School districts have employees. Defendant Allen Campbell was principal of the school and defendant Frank Fukuzawa was a teacher. The complaint alleged that they were employees of the school district and board of education and acting within the scope and course of their agency. These allegations were not denied by defendants.
The printing press in question was one to which the regulations would have been applicable in any private school or industrial establishment. If it was the legislative intention that protection should be enjoyed by the general public through compliance with the regulations, that intention would appear even more clearly where the danger would be to students in the use of unguarded machines. There is every reason for giving them protection equal to that enjoyed by members of the general public, and no reason deducible from the purpose to be accomplished for denying them that protection.
 Defendants contend that as to school districts the Division of Industrial Safety is without authority by virtue of the second paragraph of article IX, section 6 of the California Constitution, which reads: "The Public School System shall include all kindergarten schools, elementary schools, secondary schools, technical schools, and state colleges, established in accordance with law and, in addition, the school districts and the other agencies authorized to maintain them. No school or college or any other part of the Public School System shall be, directly or indirectly, transferred from the Public School System or placed under the jurisdiction of any authority other than one included within the Public School System."
Recognition of authority in the Division of Industrial Safety to make safety regulations applicable to places of employment in public schools as well as to all other places of employment not otherwise provided for would not be transferring a school or college or any other part of the public school system from the public school system, or placing it under the jurisdiction of the Division of Industrial Safety.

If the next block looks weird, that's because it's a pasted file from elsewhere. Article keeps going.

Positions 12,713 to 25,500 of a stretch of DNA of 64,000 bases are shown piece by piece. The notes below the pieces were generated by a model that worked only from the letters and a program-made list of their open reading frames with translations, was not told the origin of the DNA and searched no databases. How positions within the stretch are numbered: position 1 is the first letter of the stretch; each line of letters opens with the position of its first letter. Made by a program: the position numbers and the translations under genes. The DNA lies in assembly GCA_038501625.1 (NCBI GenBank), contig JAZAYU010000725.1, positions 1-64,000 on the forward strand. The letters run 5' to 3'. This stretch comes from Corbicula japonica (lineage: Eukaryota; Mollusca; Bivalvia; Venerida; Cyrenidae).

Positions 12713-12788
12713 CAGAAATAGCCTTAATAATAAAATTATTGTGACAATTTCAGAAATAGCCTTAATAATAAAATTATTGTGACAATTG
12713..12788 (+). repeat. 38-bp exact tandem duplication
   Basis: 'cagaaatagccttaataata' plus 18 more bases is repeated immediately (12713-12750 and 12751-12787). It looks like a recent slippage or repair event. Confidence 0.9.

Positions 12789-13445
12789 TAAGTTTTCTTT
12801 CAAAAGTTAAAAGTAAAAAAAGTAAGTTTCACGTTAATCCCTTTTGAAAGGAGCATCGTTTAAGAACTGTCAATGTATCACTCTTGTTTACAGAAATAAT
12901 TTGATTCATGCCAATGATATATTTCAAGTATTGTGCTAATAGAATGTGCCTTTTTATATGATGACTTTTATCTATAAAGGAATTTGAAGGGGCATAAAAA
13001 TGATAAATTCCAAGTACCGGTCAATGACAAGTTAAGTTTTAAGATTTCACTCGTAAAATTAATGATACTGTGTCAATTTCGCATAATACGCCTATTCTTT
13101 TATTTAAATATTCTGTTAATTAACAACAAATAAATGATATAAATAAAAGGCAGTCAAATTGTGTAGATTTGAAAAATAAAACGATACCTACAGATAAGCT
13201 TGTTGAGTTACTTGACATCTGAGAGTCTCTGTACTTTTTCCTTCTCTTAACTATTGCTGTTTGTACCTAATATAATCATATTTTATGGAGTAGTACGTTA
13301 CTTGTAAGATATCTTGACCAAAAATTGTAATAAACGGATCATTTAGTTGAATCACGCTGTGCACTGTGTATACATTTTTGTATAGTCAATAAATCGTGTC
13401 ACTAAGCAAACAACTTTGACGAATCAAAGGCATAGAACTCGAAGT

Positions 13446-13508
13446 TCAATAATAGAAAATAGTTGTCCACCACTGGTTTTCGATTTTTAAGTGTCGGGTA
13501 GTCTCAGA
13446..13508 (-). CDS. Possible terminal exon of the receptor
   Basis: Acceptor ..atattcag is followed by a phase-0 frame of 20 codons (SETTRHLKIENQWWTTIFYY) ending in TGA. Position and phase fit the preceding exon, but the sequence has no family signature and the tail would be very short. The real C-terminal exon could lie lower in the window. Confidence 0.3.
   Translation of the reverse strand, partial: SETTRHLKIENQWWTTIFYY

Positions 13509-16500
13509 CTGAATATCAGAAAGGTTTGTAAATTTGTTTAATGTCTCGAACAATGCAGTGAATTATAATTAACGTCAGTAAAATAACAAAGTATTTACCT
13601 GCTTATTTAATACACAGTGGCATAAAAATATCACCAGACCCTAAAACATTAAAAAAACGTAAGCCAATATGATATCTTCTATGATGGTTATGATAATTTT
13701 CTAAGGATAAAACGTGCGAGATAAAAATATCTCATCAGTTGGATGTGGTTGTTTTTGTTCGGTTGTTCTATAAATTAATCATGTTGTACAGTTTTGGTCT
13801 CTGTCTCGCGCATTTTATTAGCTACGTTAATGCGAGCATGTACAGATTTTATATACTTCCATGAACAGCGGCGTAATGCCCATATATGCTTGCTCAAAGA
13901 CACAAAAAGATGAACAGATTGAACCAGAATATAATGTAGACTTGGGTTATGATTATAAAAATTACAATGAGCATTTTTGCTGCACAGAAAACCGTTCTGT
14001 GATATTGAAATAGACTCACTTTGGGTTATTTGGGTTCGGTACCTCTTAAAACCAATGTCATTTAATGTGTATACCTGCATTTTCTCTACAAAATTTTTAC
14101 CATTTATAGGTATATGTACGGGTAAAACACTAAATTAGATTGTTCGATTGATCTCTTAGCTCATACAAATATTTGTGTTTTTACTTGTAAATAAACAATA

The division of Industrial Safety and the public school system occupy entirely different fields. As long as each keeps within its own field there can be no interference with the powers and duties of the other. Measures adopted for the general safety and welfare of all citizens do not create a conflict between the jurisdiction within which the school system functions and the police powers of the state. The constitutional provision is inapplicable in the present case.
Plaintiff complains of two instructions given at the request of defendants which stated that the cause of action, if any, of plaintiff against the school district, is based upon and must meet the requirements of the Public Liability Act. (Now Gov. Code, tit. 5, div. 2, art. 3.) The instruction quoted the language of section 2 of the Act of 1923. (Stats. 1923, ch. 328, p. 675.) That section does not differ from sections 53050 and 53051 of the Government Code with respect to the duty to remedy a known dangerous or defective condition and to remedy the same, except in one respect, namely, the 1923 statute imposed liability if within a reasonable time after receiving notice of the dangerous or defective condition the responsible person "failed or neglected, for a reasonable time after acquiring such knowledge or receiving such notice, to remedy such condition or failed and neglected for a reasonable time after acquiring such knowledge or receiving such notice to take such action as may be reasonably necessary to protect the public against such dangerous or defective condition," whereas, section 53051 imposes liability if the person authorized to remedy the condition "for a reasonable time after acquiring knowledge or receiving notice, failed to remedy the condition or to take action reasonably necessary to protect the public against the condition."
"Sec. 2. Counties, municipalities and school districts shall be liable for injuries to persons and property resulting from the dangerous or defective condition of public streets, highways, buildings, grounds, works and property in all cases where the governing or managing board of such county, municipality, school district, or other board, officer or person having authority to remedy such condition, had knowledge or notice of the defective or dangerous condition of any such street, highway, building, grounds, works or property and failed or neglected, for a reasonable time after acquiring such knowledge or receiving such notice, to remedy such condition or failed and neglected for a reasonable time after acquiring such knowledge or receiving such notice to take such action as may be reasonably necessary to protect the public against such dangerous or defective condition."